After Lucifer’s insurrection, God learned a lesson about mercy and punishment. When next an angel chose to cross Him, He did not give it the opportunity to seek succor or influence elsewhere. Instead He cast the angel from Heaven and into the wide ocean of the earth, where broken wings could no more lift the angel from its watery grave than carry it back to God’s domain. In cold black water the angel drowned, and thereafter God sealed its body in a casket of iron, a substance as anathema to angels as it is to the fae. The casket came to rest on the ocean floor, miles below the water’s surface, where only creatures that shunned all light and warmth could live. But God was not done, for He had no mercy left for the disobedient. He had cast the angel out, had drowned it in the salty waters, but He had not taken its immortality away. In its tomb beneath the waves the angel continually suffocated and continually resurrected, an agonizing cycle of death life death from which it could find no release.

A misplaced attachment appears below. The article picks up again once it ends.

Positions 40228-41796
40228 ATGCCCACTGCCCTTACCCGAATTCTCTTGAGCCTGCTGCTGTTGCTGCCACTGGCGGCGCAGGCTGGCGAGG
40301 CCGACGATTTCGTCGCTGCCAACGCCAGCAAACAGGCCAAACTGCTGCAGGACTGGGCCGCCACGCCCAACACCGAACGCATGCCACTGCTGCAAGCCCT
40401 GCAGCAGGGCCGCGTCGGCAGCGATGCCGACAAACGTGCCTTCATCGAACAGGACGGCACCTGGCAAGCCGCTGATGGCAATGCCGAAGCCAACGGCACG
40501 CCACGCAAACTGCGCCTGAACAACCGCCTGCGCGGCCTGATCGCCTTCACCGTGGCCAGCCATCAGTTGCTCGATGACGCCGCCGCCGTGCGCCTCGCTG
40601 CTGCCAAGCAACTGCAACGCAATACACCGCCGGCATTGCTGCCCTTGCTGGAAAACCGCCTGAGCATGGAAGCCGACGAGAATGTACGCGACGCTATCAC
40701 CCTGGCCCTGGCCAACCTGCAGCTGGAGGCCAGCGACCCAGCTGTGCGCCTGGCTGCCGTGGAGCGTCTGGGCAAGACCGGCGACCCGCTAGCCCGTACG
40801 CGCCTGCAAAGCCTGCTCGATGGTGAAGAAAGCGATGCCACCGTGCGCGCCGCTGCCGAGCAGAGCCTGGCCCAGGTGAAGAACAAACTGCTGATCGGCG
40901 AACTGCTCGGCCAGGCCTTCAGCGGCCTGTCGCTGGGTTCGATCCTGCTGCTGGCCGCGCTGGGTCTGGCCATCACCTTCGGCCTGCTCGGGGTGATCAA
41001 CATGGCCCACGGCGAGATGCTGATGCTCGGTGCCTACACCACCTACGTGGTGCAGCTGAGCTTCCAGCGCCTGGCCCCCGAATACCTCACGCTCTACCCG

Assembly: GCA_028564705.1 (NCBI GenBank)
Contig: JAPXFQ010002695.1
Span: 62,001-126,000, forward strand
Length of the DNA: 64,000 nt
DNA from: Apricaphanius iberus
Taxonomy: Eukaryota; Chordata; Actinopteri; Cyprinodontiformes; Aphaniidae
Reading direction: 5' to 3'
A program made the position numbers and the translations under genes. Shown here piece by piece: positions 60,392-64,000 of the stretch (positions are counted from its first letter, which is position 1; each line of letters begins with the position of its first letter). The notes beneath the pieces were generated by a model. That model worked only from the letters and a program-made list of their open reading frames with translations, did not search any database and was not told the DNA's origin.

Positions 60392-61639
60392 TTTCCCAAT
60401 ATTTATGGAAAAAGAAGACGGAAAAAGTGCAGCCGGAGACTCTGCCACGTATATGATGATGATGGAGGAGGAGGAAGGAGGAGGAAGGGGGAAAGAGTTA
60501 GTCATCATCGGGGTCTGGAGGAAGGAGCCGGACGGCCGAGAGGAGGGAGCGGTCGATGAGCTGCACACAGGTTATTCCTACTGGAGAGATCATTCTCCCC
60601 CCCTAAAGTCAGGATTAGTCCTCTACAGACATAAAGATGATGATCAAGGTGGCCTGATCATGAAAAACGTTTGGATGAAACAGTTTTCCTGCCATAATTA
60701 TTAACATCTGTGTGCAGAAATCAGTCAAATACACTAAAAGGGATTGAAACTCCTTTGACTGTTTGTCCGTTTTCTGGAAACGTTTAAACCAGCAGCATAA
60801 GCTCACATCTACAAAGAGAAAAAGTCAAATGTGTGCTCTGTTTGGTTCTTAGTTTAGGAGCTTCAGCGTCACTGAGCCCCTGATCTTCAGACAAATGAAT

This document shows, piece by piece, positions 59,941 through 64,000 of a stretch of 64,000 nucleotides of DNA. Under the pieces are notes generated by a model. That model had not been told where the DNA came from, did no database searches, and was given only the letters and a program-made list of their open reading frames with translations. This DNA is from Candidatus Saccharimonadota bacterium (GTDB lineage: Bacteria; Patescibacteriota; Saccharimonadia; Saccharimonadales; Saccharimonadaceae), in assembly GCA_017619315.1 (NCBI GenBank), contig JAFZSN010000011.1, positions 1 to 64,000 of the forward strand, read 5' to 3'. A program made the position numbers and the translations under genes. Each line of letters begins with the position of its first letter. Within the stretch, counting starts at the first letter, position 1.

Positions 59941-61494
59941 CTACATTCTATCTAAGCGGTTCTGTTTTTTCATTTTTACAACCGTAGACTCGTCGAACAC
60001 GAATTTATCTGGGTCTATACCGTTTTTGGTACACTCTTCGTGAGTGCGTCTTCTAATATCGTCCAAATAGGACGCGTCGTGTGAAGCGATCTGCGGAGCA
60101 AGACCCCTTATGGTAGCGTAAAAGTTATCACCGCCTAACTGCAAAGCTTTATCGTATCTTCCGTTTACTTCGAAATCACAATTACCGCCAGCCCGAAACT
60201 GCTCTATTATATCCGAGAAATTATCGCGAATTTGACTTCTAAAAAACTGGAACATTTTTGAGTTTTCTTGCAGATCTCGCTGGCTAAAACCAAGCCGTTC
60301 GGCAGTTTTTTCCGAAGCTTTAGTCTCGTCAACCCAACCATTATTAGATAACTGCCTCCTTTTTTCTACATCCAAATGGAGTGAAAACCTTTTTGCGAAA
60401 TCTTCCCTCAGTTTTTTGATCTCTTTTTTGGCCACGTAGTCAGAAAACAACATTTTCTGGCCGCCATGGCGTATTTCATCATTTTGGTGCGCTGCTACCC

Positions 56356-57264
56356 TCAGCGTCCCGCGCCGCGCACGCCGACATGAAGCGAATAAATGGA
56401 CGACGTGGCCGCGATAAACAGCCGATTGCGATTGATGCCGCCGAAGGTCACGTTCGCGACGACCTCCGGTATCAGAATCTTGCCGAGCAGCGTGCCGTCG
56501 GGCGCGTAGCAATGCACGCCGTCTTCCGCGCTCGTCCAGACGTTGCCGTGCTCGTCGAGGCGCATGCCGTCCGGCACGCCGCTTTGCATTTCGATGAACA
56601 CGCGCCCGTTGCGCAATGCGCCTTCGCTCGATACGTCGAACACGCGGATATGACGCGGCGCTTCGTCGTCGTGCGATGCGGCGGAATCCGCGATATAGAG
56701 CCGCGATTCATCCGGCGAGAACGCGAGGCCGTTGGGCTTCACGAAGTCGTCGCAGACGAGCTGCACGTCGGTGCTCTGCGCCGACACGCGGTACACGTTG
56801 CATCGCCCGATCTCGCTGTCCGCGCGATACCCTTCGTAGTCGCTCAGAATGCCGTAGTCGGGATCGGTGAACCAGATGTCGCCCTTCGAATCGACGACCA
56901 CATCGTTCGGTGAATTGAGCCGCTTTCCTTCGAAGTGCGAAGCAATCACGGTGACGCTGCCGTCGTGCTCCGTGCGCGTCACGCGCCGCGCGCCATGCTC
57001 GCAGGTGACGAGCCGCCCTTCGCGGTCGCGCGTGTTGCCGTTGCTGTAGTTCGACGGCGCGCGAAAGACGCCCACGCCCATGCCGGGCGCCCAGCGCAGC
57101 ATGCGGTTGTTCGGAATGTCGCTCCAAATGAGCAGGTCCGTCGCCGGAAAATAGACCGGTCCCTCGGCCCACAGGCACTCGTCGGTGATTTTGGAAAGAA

Yet as God had once underestimated the force of the love of those angels who chose to remain at Lucifer’s side in exile, likewise He gave no account to how powerful the sacrifice of an angel might be, should it abandon its celestial home forever to free its kin. Yet love drove an angel to do just this, casting itself willingly from Heaven and into the dark depths of the ocean to break open the iron tomb. What it set free was no longer divine, though it wore the wings and immortality of its kind. No being, angelic or otherwise, could live and die a thousand thousand deaths and not retain a bit of each one’s darkness in its heart. On black wings it rose from its grave, a creature now of neither Heaven nor Hell, and promised retribution across all of God’s creation.